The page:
Any Aboriginal agency office or support service facility, such as a heath counselling unit or doctor’s waiting room, has more brochures than could be read (by me) in perhaps a two-hour stretch: AIDS, contraception, diabetes, renal disease, pregnancies, homophobia, childhood illnesses, inoculations, tobacco and alcohol material, drugs, anti-depressants, depression, sterilisation, and so on. The material simply isn’t read, because most cannot read. Diagrams abound, but however simply they are presented as syndromes or causal connections, they are not always understood.

Our entire service and health industry is predicated on literacy. A person consults a doctor, is given a prescription, which is then dispensed by a pharmacist. He labels the package by computer, with the required dosage administration at appropriate times, together with warning labels about contra-indications and avoidances, such as alcohol or driving a car, or taking medication without food. All professionals involved in the cycle assume comprehension and compliance.

As a heart by-pass patient myself, I am inclined to discuss medication and regimens with men with a similar condition. Only one Aboriginal man was aware of dosages, frequency of intake, times of efficacy, and avoidances. Asked, for example, how many coated aspirin he takes, a man would typically call out to his wife to tell him, since he couldn’t read the label. Often, his wife or partner would say she didn’t know but would ask the doctor on the next visit, usually weeks or months ahead.

The by-pass men are not likely to suicide. But youth (who do) believe they can get by with television, video pictures and picture magazines. They often mask their illiteracy or fake literacy. School is not the answer. There they are regarded by teachers as hopeless, deficient, lazy, undisciplined and not worth any effort. Many drop out, and many ‘muck up’ in order to be expelled. In Taree, there are 32 children who did not register for high school on the first day of term: accordingly, they are in limbo because, having never signed on, they don’t ‘exist’. There are possibly double that number in the Coffs Harbour region. Aboriginal mothers now run special after-hours classes for these non-school-attending children, who are very much of school age.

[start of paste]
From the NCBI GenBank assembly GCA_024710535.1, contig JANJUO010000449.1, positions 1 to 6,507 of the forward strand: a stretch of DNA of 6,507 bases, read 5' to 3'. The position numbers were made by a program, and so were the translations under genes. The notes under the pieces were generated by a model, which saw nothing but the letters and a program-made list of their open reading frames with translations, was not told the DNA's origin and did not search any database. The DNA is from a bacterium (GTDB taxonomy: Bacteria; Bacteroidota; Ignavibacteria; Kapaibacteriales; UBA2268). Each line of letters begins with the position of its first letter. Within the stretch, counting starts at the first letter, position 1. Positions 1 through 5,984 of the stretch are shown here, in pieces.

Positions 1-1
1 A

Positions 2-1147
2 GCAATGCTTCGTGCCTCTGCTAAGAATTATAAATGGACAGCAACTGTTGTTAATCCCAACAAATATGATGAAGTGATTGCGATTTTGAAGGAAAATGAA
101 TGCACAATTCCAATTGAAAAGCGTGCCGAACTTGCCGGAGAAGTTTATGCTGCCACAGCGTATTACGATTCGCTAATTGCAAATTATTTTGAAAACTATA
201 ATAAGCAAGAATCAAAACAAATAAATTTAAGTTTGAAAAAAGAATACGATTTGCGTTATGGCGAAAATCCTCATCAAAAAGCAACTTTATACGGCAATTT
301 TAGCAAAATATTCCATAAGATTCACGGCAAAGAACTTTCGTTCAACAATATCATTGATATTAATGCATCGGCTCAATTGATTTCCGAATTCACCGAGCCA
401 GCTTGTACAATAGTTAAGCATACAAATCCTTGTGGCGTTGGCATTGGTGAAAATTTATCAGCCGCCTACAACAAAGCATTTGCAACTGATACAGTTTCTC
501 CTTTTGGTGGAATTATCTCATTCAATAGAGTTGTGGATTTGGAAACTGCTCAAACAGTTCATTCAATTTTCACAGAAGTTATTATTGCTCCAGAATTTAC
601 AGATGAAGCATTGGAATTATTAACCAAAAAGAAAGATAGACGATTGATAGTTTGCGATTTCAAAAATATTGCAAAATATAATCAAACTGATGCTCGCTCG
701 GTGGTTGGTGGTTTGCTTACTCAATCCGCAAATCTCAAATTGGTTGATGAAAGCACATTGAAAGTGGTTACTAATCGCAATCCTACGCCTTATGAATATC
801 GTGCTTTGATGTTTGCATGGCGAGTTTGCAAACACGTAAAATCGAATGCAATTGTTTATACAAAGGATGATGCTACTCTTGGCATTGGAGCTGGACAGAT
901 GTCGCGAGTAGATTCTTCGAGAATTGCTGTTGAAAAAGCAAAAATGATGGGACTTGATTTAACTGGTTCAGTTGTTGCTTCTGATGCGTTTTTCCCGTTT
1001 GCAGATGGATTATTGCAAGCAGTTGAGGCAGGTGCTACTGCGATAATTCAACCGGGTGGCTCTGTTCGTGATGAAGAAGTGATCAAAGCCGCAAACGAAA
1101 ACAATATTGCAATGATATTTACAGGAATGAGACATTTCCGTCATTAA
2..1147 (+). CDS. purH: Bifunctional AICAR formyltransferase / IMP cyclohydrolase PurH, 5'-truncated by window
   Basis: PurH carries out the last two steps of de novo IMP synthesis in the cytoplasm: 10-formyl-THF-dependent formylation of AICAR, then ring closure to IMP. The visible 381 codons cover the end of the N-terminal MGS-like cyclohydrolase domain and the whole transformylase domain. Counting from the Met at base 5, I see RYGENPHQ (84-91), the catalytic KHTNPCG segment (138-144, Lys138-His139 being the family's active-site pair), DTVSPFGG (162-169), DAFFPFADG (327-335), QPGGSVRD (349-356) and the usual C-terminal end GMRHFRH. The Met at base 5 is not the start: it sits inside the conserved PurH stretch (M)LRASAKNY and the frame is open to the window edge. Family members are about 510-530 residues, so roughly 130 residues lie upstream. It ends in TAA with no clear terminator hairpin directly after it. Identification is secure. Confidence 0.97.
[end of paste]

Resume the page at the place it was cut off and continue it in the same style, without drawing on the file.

The new federal government initiatives on illiteracy will not reach most Aboriginal youth. To expand on the literacy techniques of Ann Morrice, funded by Bryce Courtenay’s literacy foundation. She is able to achieve literacy amongst Aboriginal (and non-Aboriginal) people in the space of months, even weeks. Senior decision-makers have to be persuaded that, while Education Department culture and technology works for most of the population, it is inappropriate for people who are, largely, not attending school. They also need to heed the evidence that literacy is not necessarily achieved only at the mid-levels of high school. In South Africa, mining companies find it imperative that all underground workers speak and read a lingua franca called fanagalo, to prevent death or injury. It has a working vocabulary of 350to 500 words. It is taught, and learned, in three weeks. Full literacy in English or Afrikaans often follows, in nine to twelve weeks. It appears that where there is an economic imperative, there is a way.

What is also important in this context is that Aboriginal youth have neither confidence, nor trust, in helping agencies. Confidence is absent for many reasons, not the least being a self-knowing inability to communicate a point of view, other than in angry four-letter invective. Help with self-destructive inclinations, help in achieving goals, and help in overcoming distress and frustration require communication. With reading skills will come writing skills, and with both there may well be a way forward towards verbal skills. These skills may not stop suicide, but they can be eliminated as a factor in the causation of suicide.